But this privilege of the judge to comment on the credibility of witnesses has its inherent limitations. "His discretion is not arbitrary and uncontrolled, but judicial, to be exercised in conformity with the standards governing the judicial office." Quercia, supra 289 U.S. at 470, 53 S.Ct. at 699. The trial judge must carefully explain to the jury that it is their duty to determine the facts and he must not leave the jury with the impression that they are bound by his comments.
Normally, if the appropriate cautionary instructions are given it is made clear to the jury that they are the final arbiters of the credibility of witnesses and there will be no reversible error. Fletcher v. United States, 313 F.2d 137, 139 (9th Cir.), cert. denied, 374 U.S. 812, 83 S.Ct. 1704, 10 L.Ed.2d 1035 (1963); United States v. Blair, 456 F.2d 514, 519 (3rd Cir. 1972).
However, there are some situations where the comments by the court are so prejudicial that they cannot be cured by the appropriate instructions. For example, in Quercia, supra the trial judge told the jury that he noticed that the defendant wiped his hands while he was testifying. The court stated that this was almost always an indication of lying and therefore he believed his testimony was a lie. The Supreme Court considered this comment improper and the error was not cured by the statement of the trial judge that his opinion of the evidence was not binding on the jury. The rationale behind this decision was that the comments were of a sort most likely to remain firmly lodged in the memory of the jury. Thus, comments which leave the jury with the impression that they are not free to perform their traditional fact-finding function are improper even if curative instructions are given.2
In the present case, the proper cautionary instructions were given. The court repeatedly informed the jury that they were not bound by any of his comments and that they were the sole judges of credibility. As we stated earlier, the presence of these instructions normally precludes a finding of prejudicial error. United States v. Gaines, 450 F.2d 186, 191 (3rd Cir. 1971), cert. denied, 405 U.S. 927, 92 S.Ct. 978, 30 L.Ed.2d 801 (1972).
However, appellants contend that we are presented with a situation, like Quercia, where the comments were so prejudicial that they could not be cured. We disagree. An examination of the disputed comment, viewed in the light of the complete charge, compels us to conclude that although the comments were unnecessary and inadvisable, they do not fall under the condemnation of Quercia. Further, unlike United States v. Persico, 349 F.2d 6 (2nd Cir. 1965) and United States v. Dichiarinte, 385 F.2d 333 (7th Cir. 1967), cert. denied, 390 U.S. 945, 88 S.Ct. 1029, 19 L.Ed.2d 1133 (1968) on which appellants rely heavily, the comments here did not preclude dispassionate consideration of the evidence by the jury. Nor did the court preclude the jury from fairly evaluating appellants' defense. The court's comment did not expressly single out any particular witness or group of witnesses. It was inevitable that the jury would conclude that the agents or the alibi witnesses were not telling the truth since they directly contradicted each other. We doubt that the judge's remark had any prejudicial tendency, but even if it did "the warnings here were given carefully and often and were sufficient to overcome the prejudicial tendency . . ." United States v. Carrion, 463 F.2d 704, 709 (9th Cir. 1972).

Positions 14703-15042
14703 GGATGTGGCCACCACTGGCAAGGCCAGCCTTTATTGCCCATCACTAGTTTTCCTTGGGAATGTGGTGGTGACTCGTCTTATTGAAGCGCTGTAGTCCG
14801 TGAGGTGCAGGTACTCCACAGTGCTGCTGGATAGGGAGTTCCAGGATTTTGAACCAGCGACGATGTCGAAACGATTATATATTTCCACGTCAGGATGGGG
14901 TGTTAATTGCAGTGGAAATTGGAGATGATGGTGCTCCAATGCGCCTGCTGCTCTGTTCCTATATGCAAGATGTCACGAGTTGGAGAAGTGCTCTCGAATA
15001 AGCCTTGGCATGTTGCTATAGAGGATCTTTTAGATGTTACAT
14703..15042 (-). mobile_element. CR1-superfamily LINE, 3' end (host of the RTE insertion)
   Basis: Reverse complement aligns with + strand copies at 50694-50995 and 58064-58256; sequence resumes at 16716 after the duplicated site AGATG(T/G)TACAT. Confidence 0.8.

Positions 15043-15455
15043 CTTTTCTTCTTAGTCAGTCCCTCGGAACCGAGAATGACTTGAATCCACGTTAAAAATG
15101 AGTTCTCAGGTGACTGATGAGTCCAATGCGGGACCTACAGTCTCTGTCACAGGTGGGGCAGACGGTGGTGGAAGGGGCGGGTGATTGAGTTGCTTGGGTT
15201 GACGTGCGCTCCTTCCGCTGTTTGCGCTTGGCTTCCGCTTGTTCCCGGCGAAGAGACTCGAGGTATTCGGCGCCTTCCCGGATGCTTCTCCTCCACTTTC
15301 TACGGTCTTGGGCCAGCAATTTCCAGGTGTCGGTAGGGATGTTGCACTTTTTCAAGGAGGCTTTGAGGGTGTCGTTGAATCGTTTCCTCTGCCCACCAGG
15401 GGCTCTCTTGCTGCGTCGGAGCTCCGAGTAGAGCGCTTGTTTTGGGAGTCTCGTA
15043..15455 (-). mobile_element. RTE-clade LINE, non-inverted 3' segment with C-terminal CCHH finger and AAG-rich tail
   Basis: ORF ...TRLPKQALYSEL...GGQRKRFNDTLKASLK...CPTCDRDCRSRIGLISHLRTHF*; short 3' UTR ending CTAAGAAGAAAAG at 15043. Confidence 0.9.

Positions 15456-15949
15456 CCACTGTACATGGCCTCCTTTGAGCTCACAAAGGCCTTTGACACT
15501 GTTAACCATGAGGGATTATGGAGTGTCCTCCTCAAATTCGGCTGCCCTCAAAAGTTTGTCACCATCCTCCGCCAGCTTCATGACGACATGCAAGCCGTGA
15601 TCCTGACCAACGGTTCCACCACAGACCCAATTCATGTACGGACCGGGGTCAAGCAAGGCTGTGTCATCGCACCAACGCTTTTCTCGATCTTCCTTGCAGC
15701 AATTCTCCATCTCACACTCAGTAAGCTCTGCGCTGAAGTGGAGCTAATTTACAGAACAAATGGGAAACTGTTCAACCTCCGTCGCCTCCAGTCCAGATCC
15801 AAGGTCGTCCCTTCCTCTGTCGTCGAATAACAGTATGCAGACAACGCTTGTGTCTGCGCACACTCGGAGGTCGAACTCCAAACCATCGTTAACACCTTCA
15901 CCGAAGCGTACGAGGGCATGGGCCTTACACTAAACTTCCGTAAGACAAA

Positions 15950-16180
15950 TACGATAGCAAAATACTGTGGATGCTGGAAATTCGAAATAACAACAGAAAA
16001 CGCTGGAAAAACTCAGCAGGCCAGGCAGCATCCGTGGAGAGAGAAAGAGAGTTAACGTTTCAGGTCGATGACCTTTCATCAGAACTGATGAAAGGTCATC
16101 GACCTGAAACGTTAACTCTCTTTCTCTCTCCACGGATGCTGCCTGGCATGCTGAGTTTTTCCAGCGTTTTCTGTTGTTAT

The Honorable George B. Harris, Senior United States District Judge for the Northern District of California, sitting by designation
Three months after judgment, Carlos and Baker moved for a new trial based on newly discovered evidence. This motion was denied and a separate appeal was filed. Appellants now concede that there is no merit to that appeal. We, therefore, affirm the judgment in No. 72-3071 without further comment
United States v. Dopf, 434 F.2d 205 (5th Cir. 1970), and United States v. Dunmore, 446 F.2d 1214 (8th Cir. 1971), cert. denied, 404 U.S. 1041, 92 S.Ct. 726, 30 L. Ed.2d 734 (1972) are other examples of situations where the trial court's comments have been held to be improper despite the presence of cautionary instructions. In each of those cases, the comments effectively deprived the jury of its exclusive right to determine credibility because the comments came close to directing a verdict against the defendant, or there was a constant emphatic repetition that there was ample evidence to convict. In the instant case we are not presented with such egregiously prejudicial situations